She also read two books that inspired her: David A. Kaplan’s “The Silicon Boys and Their Valley of Dreams,” covering the history of Silicon Valley, and “Built to Last: Successful Habits of Visionary Companies,” by Jim Collins and Jerry I. Porras.
“Those books really influenced me and I realized that when I was 16 and I looked at the future, I didn’t really look broadly enough to see the things that were going to shape our society and shape our world.”
“I realized that I lived in a generation where technological advancement is going to drive the future and the future is going to be owned by those who create it. And I wanted to be a part of that creation. I didn’t want to be on the sidelines facilitating that process. I wanted to be in the trenches and creating new stuff,” she said.
Le went from being an unnoticed high school student to founding a company at the cutting-edge of technology.
After a stint at Australian law firm Freehills, she experimented with tech ideas. The first was an online children’s tutoring company, and the next was a business that made barcode scanners. “I was always attracted to hardware. You know, even as a little girl I loved cars, I never loved dolls, I just loved little cars and robots,” she said.
The scanner hardware ended up becoming a software application that helped big companies communicate with customers via text message, a first during the early 2000s. Le and co-founder Nam Do charged clients five Australian cents (3.7 cents) per message and the tech snowballed: they were eventually handling 150 million messages a month.
In 2003, aged 26, she sold the company. “After I sold my first business … I didn’t want to create a widget or another app … I wanted to explore questions of science and venture into a field that would stop me having to pivot every five or so years,” she said.
“I wanted to purposely find something that I could really devote my life to that would be a lifelong endeavor, that wouldn’t require me to reinvent myself, it would be a field that would have vast possibility and would allow me to reinvent the way things are done.”
Allan Snyder, a renowned scientist whom Le and Do met on the speaking circuit, helped provide the answer. Over a late-night dinner they got talking about how computers might be able to understand human emotions. “Our idea over dinner was: how can we evolve the next generation of human computer interaction so it becomes far smarter, so that it actually understands not just what you tell it to do, but also how you're feeling, how you're responding to things, so AI becomes more intelligent?” Le told tech website Wired in 2010.
Le then launched Emotiv and set about creating an algorithm that could identify emotions from brain data. , and they set about creating an algorithm that could identify emotions from brain data. But human brains are complex, made up of more than 100,000 miles of neurons. Chemical reactions between them emit electrical impulses, which can be measured, but the brain surface is highly folded, as Le explained in a 2010 TED talk.
“Each individual's cortex is folded differently, very much like a fingerprint. So even though a signal may come from the same functional part of the brain, by the time the structure has been folded, its physical location is very different between individuals, even identical twins. There is no longer any consistency in the surface signals,” she said. Emotiv’s breakthrough was to create an algorithm that “unfolds” the brain’s cortex so the electrical impulses can be mapped.
The Epoc headset was their first consumer product, a wireless, portable EEG (electroencephalogram) device that, instead of the large machines found in hospitals that cost in the tens of thousands of dollars, would ‘read’ a user’s emotions and let them move objects shown on a computer screen, as Le demonstrated in her TED talk. It could also let people fly a toy helicopter, simply by thinking “lift,” close curtains, play games, move a robotic limb and even control an electric wheelchair by mapping facial expressions to movement commands. A few months after launch, the company had 10,000 customers, including Boeing.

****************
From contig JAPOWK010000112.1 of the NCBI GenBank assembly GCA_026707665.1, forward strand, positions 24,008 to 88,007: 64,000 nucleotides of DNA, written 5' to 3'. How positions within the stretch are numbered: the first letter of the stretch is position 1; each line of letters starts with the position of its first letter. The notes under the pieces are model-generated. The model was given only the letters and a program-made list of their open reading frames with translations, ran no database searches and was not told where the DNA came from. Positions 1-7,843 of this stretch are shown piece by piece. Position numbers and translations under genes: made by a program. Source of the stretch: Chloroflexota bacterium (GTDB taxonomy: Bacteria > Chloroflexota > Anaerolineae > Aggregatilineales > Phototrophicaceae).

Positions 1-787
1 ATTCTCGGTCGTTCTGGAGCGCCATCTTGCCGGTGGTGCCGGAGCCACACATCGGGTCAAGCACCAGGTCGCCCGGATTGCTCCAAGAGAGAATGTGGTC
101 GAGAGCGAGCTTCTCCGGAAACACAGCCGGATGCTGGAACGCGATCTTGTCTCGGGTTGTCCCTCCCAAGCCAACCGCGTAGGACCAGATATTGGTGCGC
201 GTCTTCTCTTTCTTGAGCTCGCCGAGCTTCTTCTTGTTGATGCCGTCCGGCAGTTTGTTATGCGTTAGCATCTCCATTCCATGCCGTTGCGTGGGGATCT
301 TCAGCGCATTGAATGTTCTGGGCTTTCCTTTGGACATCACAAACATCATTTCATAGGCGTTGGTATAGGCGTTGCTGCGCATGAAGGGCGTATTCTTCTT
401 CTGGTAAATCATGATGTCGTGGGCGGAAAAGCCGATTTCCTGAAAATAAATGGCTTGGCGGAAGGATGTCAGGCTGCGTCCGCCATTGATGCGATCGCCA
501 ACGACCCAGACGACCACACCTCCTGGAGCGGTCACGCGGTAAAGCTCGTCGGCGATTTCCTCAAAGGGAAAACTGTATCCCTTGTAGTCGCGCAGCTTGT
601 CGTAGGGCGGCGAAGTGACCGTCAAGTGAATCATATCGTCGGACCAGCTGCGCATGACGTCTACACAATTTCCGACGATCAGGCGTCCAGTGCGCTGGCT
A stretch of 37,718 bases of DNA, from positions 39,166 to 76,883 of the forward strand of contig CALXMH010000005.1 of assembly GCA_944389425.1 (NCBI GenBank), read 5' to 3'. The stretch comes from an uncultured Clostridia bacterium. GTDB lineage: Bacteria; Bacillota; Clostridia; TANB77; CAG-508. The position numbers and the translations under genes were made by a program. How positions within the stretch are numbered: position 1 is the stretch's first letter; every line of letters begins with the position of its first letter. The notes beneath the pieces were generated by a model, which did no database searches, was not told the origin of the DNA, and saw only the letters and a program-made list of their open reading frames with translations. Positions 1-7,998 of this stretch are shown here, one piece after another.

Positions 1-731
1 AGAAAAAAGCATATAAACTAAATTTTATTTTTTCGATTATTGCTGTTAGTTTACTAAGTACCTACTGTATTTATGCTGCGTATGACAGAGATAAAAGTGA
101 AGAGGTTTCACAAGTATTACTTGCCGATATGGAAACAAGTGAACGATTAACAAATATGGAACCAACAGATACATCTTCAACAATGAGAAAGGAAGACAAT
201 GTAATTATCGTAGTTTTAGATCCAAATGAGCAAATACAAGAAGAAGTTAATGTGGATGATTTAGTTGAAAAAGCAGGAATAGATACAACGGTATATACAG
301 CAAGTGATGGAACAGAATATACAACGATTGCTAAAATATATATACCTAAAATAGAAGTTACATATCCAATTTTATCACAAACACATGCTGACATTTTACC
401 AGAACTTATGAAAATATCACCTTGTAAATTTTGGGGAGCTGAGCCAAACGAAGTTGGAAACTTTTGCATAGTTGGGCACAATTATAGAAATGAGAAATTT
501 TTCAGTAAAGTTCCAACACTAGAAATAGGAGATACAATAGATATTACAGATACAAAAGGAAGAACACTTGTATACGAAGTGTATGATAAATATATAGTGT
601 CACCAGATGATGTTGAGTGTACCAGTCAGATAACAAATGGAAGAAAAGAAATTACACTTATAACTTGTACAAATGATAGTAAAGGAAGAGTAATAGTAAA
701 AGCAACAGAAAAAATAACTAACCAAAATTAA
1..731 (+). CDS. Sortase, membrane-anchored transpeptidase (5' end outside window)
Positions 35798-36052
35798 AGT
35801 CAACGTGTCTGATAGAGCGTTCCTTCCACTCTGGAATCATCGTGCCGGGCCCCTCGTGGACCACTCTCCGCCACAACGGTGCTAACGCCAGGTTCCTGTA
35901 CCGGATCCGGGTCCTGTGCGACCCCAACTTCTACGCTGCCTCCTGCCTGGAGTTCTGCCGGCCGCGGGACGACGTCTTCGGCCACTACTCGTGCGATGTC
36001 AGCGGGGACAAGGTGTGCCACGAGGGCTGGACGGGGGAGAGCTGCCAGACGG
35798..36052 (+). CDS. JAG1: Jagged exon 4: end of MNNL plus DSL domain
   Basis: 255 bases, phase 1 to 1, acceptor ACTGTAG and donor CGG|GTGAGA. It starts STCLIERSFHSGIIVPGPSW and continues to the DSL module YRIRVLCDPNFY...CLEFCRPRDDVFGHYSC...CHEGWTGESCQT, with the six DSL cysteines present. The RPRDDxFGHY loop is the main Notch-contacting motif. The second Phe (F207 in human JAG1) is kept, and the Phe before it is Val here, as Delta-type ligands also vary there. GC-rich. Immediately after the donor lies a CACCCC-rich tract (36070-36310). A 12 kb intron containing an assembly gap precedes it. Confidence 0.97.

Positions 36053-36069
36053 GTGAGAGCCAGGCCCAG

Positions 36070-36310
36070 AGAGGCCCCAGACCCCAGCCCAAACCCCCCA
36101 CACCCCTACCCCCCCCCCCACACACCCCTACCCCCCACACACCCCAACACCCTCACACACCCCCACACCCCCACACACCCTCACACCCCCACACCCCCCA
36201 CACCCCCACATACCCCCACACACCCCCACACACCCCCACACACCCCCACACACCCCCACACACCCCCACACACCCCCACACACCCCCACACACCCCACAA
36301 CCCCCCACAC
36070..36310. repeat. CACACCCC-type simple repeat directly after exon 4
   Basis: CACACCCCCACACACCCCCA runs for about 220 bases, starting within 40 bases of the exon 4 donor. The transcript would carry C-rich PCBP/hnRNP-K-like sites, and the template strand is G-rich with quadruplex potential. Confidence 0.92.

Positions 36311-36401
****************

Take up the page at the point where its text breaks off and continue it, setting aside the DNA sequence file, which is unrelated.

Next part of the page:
“When you look into the future, I can’t possibly imagine a world where we are not directly interfacing with this very powerful machine that each one of us has inside our heads,” Le said.
Perhaps the most impressive demonstration of Emotiv’s technology was when Rodrigo Hubner Mendes, a quadriplegic man, used it to drive a Formula One car using only his thoughts. Mendes had been shot in the neck while driving through Sao Paulo, Brazil, aged 18, in a random attack that left him paralyzed from the neck down. Twenty-seven years later, in 2017, he sat in a car for the first time since the attack.
While sitting in the vehicle, Mendes, who is the founder of non-profit organization the Rodrigo Mendes Institute, explained that the team used a computer device to map the electricity of the brain, meaning that thoughts or brain patterns could be associated with different commands.
"To accelerate, I thought that I was celebrating a soccer goal, which is the vision. To turn right, I thought that I was eating a delicious food, so tasting. And to turn left, I thought that I was holding a bicycle handle bar, which is touching," he told "The Brave Ones."
Le and Mendes met at a Young Global Leaders dinner, part of the World Economic Forum, where coincidentally they were sitting opposite each other. Mendes had already used Emotiv technology to drive, but Le hadn’t been aware of what he had done.
For Le, the possibilities are endless. “What kind of society we can build in the future, how we can make it more inclusive, how we can involve others and how (can) we humans overcome (the) limits we have taken for granted? It’s very exciting when you see that happen.”
Correction: This article has been updated to reflect that Tan Le was the sole founder of the company Emotiv.
Design and code: Bryn Bache
Editor: Matt Clinch
Executive Producer, The Brave Ones: Betsy Alexander
Producers, The Brave Ones: Jamie Corsi and Kelly Lin
Images: CNBC, Getty Images